Measles (Rubeola)

Measles (Rubeola)

What is measles?

Measles, also known as rubeola, is a viral infection that affects the respiratory system, meaning that it inhabits the throat and nose of the infected person. It results in a rash all over the body as well as symptoms similar to those of the flu. These include a runny nose (congestion), a fever and a hacking cough (i.e. a short, dry, frequent cough). It is very easily transmitted through mucus of an infected person and can sometimes be fatal, particularly for children under the age of 5.

The virus is spread through sneezing, coughing and mucus contaminating surfaces, on which it can live for up to several hours once the mucus particles have settled.

Should you feel as though you may be at risk or have contracted measles, seek medical advice immediately so as to get professional diagnosis and treatment. It is important to note that the disease can easily be vaccinated against through the administration of the MMR vaccine.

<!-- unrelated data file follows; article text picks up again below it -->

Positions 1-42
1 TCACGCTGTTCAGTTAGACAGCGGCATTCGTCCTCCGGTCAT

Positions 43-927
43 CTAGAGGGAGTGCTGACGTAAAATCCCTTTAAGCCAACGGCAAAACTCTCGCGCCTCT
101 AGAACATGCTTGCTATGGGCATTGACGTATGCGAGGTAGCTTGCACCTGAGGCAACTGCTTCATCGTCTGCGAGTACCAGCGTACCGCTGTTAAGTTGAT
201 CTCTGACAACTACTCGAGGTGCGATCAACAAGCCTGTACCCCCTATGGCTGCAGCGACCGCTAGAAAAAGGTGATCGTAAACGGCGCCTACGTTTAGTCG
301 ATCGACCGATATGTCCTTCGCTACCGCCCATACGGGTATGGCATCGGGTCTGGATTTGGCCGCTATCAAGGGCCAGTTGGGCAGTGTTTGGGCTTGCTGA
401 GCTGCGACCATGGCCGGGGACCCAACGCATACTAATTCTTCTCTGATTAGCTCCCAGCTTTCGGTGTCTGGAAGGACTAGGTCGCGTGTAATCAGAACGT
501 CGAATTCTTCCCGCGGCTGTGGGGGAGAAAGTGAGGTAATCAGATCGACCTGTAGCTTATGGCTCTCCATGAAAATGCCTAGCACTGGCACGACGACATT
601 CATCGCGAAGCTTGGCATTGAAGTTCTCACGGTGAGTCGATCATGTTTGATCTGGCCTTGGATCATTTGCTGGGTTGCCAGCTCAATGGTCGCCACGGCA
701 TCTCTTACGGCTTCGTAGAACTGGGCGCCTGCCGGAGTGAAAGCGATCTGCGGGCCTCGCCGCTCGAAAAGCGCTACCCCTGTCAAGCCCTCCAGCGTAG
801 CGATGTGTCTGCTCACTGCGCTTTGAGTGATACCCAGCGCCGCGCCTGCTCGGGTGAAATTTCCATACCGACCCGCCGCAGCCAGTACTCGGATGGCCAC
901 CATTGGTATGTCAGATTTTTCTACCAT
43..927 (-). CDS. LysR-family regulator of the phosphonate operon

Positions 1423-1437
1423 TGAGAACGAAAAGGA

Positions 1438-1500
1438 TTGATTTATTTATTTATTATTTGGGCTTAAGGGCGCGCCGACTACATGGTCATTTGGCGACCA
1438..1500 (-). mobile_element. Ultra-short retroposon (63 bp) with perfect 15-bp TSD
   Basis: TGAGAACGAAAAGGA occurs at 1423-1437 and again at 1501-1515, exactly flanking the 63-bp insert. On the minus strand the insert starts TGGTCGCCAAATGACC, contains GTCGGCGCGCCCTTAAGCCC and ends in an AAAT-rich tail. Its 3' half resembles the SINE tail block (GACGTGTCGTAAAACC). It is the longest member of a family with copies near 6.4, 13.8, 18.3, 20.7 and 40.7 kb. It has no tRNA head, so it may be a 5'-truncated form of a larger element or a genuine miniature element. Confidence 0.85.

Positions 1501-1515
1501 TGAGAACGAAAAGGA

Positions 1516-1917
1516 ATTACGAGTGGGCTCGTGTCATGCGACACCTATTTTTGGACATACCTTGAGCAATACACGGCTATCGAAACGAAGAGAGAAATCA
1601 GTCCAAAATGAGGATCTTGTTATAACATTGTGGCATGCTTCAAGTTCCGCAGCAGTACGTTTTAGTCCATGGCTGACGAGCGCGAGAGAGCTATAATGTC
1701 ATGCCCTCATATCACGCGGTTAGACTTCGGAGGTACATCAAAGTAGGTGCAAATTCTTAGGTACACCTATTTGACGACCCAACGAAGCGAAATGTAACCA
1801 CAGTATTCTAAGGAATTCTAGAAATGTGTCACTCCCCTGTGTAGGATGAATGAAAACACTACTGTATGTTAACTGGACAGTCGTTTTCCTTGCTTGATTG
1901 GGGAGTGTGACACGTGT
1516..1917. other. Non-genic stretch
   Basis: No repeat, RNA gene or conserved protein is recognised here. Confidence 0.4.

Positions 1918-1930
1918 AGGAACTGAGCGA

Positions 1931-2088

If you have been in contact with an infected person and you have never been vaccinated, you will need to see your doctor for a vaccine within 72 hours of exposure. It is also possible to combat infection once exposed by taking a dose of immunoglobin (an immune system booster) within six days of exposure, this may prevent or lessen the symptoms of infection.

In the information found in the navigation menu above, we will take an in-depth look into the world of measles. Covering everything from the causes, symptoms and more. Please note that this article is intended to be used only as a guideline and not as a professional opinion. It is always best to consult with a doctor or health care professional for that.

NEXT How is measles spread and what are the symptoms?

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